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Brain Inj. 1993 Sep-Oct;7(5):425-30.

Limitations of neurological assessment in mild head injury.

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1
Cooper Hospital/University Medical Center, University of Medicine and Dentistry of New Jersey, Robert Wood Johnson Medical School at Camden.

Abstract

The authors have investigated two commonly used methods of assessing neurological status in patients with mild head injury to determine whether they can predict intracranial damage. Of 686 such patients with cranial computed tomography (CT) scans, scan results were recorded, along with total and motor components of the Glasgow Coma Scale (GCS) and the Reaction Level Scale (RLS85). Despite relatively normal admission neurological examinations, 127 of the 689 patients (18.4%) had intracranial lesions, and 38 (5.5%) required surgery. There was no significant difference in distribution of the GCS in patients with and without intracranial lesions. The RLS85 was superior to the GCS in predicting intracranial pathology, and a significant association between RLS85 and lesions on CT scanning was noted. However, even this test was normal in 19 patients found to have intracranial pathology, including nine who required surgery. The authors conclude that a normal or near-normal mental status examination in a head-injured patient on arrival at the emergency room is inadequate to exclude a potentially serious intracranial lesion. It is unlikely that further refinements in the clinical evaluation will result in diagnostic accuracy comparable with that of CT scanning. Accordingly, we recommend that any patient who has suffered a loss of consciousness or amnesia following head injury have an urgent cranial CT scan.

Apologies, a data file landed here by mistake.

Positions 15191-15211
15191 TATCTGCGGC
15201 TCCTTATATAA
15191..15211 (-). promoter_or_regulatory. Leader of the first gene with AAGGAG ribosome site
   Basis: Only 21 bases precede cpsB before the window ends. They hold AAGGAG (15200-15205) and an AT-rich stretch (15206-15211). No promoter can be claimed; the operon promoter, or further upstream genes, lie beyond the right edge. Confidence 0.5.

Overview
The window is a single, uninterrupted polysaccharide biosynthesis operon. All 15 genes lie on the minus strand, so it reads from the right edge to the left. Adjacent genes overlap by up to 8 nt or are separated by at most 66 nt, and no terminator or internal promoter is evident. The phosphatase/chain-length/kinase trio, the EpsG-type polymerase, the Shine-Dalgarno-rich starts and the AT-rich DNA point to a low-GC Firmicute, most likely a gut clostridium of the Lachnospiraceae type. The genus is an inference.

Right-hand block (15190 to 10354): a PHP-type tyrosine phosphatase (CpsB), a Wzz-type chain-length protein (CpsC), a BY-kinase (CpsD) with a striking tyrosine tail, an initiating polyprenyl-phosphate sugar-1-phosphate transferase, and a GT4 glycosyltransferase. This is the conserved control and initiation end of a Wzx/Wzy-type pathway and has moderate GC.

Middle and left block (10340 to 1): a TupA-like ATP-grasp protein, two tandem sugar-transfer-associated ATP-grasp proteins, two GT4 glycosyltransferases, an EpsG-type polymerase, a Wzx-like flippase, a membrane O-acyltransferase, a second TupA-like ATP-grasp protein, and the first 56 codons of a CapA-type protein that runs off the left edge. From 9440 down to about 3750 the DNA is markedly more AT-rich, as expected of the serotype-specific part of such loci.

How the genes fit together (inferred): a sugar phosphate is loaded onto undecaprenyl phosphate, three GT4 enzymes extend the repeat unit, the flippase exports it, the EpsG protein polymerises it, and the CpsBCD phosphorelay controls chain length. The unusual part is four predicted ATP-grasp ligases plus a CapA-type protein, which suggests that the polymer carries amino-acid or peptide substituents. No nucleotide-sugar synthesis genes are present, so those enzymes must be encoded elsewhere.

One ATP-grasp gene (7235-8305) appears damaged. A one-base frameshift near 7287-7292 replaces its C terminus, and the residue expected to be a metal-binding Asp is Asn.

PMID:
8401484
[Indexed for MEDLINE]

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